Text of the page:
Bridgestone GTR 350




Accelerating out of a curve with the two-stroke engine revving hard, sun gleaming off the chromed tank and a high-pitched exhaust note providing a vivid soundtrack, it’s easy to understand why Bridgestone’s 350 GTR was widely regarded as one of the best Sixties middleweights around. It’s also a bit sad to think that this model was the high point for a firm that abandoned motorcycle production shortly after it was built.

The GTR was one of the most sophisticated bikes of the Sixties, featuring a disc-valve induction parallel twin engine as well as generally high quality construction. Almost three decades after it was built, this immaculate GTR impresses with its neat looks, crisp performance and reliable handling. Yet only a few years after this bike rolled out of the factory in 1967, Bridgestone not only ceased production of the GTR but gave up making motorcycles altogether to concentrate on the tires for which the Japanese company is still well known.

After riding the twin, that decision seems strange, although it makes more sense when you realize that the little two-stroke was expensive, costing as much as a Triumph Bonneville in some markets. The GTR was good all right, but in most people’s minds it wasn’t that good. Most motorcyclists were unconvinced about the appeal of the relatively little-known Japanese company and its flagship two-stroke twin, with the result that relatively small numbers of GTRs were sold before production ended in 1971.


Induction production
The most notable aspect of the GTR’s 345cc parallel twin engine was its rotary disc-valve induction system, which allowed much more precise control of gasses than the more simple piston-ported design being used by rival two-stroke roadsters. Ironically, Bridgestone’s Japanese rival Suzuki had considerable experience racing disc-valve two-strokes, but the firm’s 250cc Super Six roadster, also a two-stroke twin, was piston-ported. Suzuki’s experience dated back to 1961, when MZ factory racer and engineer Ernst Degner defected from East Germany, bringing his team’s secrets with him and passing them on.

Bridgestone’s twin used a disc valve (one for each cylinder) on each end of its crankshaft, with a 26mm Mikuni carburetor bolted outside each valve. Another neat feature was the “piggy-back” alternator, situated above the engine rather than at the end of the crankshaft, making the GTR unit quite slim despite its side-mounted carbs. Peak output was normally claimed to be 37hp at 7,500rpm, although a figure of 40hp was also quoted in some materials. (Most manufacturers were optimistic with power and speed claims, and Bridgestone played that game enthusiastically.)

Years produced: 1967-1971
Total production: 9,000 (est.)
Claimed power: 37hp @ 7,500rpm
Top speed: 95mph
Engine type: 345cc two-stroke, air-cooled parallel twin
Weight (dry): 160.6kg (354lb)
Price then: $695 (1970)
Price now: $1,800-$4,000
MPG: 45 (est.)


Bridgestone Motorcycles History

In While heading Bridgestone's US bicycle division, Petersen was able to express and evangelize his passions for traditional good designs. A passion that had been fed by old world cycling traditions from Europe and spread with the bike boom of the 1970's. But was endangered by the marketing and flash culture surrounding the rise of the mountain bike. Petersen was able to use Bridgestone's massive production capacity to make inexpensive, high quality bikes that were aimed at a market that valued long term use as well as performance. So the Bridgestone team took the inherent advantages of the steel frame, mated them with well thought out components and produced bikes that supported longer rides, greater comfort, durability, everyday use and of course style without sacrificing performance. They looked back at the Fin de Siecle bike boom and promoted the classic aesthetics of that period. The bikes, which had always been nice now began to look nicer, riders had the opportunity to sport Bridgestone manufactured classic wool jerseys with nut buttoned shoulders and classic looks.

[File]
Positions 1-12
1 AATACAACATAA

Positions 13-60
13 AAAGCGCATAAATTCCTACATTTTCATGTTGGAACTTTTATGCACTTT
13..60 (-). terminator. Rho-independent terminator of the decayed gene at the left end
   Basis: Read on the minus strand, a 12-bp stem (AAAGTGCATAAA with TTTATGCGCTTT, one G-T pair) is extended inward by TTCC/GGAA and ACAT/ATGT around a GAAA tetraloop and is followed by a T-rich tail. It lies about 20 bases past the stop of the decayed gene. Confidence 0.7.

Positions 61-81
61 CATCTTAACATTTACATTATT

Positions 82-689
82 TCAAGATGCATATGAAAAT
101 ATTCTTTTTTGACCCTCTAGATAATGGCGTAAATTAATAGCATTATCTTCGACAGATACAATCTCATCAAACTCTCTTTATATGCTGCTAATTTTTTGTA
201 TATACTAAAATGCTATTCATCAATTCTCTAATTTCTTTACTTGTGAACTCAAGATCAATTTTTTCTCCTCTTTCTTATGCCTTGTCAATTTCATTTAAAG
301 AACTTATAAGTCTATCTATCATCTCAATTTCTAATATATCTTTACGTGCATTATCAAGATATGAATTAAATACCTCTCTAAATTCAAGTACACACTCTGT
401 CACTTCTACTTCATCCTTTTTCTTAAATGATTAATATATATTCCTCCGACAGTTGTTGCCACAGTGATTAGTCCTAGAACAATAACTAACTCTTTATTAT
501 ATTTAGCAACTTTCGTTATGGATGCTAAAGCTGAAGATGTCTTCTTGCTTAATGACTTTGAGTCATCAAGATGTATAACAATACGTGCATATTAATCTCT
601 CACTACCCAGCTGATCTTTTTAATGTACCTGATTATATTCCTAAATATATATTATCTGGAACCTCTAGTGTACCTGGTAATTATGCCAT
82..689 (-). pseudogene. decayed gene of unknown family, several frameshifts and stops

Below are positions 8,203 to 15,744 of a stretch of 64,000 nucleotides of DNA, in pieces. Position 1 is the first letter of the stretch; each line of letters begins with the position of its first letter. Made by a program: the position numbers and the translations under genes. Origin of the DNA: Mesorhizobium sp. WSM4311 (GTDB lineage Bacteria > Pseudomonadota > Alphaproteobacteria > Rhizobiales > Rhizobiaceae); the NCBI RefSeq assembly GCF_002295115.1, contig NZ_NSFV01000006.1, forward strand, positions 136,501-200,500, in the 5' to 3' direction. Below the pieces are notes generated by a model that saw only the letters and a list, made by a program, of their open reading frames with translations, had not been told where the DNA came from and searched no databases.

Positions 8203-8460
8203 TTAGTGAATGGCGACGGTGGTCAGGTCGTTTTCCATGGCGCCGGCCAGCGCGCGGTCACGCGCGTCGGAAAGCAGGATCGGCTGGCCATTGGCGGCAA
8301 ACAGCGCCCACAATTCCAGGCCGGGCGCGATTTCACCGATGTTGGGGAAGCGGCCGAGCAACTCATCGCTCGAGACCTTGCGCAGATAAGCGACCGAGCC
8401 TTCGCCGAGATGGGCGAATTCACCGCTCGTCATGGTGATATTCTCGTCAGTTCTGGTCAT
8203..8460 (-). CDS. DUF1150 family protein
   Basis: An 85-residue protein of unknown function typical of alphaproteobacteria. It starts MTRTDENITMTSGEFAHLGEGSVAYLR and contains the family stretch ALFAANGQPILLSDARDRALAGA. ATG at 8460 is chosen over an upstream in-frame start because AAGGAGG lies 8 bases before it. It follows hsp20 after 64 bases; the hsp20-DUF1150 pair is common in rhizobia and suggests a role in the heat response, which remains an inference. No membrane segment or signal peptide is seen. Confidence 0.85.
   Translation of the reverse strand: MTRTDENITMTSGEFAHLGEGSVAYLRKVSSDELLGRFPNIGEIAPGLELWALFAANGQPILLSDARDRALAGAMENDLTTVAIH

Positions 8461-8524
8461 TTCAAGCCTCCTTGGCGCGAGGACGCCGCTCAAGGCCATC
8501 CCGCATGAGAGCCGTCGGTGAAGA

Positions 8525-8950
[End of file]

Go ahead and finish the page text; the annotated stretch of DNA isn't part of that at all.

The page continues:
The bikes became better and better, new designs were less flashy but better thought out than the rest of the market, especially among major producers, which Bridgestone was. However, at some point things began to go wrong. The Bridgestone ideology began to undermine sales. Quiet quality will sell bikes to educated consumers but for any number of reasons a shiny cheap bike will sell as quick. Bridgestone finally disappeared from the American market when the rising yen made profitability impossible.

Bridgestone Motorcycle History Highlights;
1945-Bridgestone Bicycle Corporation Formed
1953-BS-21 “BAMBI” Production Begins
1963-Bridgestone Motorcycles Comes To America
1964-Bridgestone BS-90 Production Begins
1965-Bridgestone BS-50 Production Begins
1965-Bridgestone DT-175 Production Begins
1966-Bridgestone SR-Racer Production Begins
1967-Bridgestone 350 GTR Production Begins
1969 Bridgestone 100/GP & 100/TMX Production Begins
1969 Bridgestone Motorcycle Factory Production Ends
1971-Rockford Motors Cycle Production Begins
1975-Rockford Motors Cycle Production Ends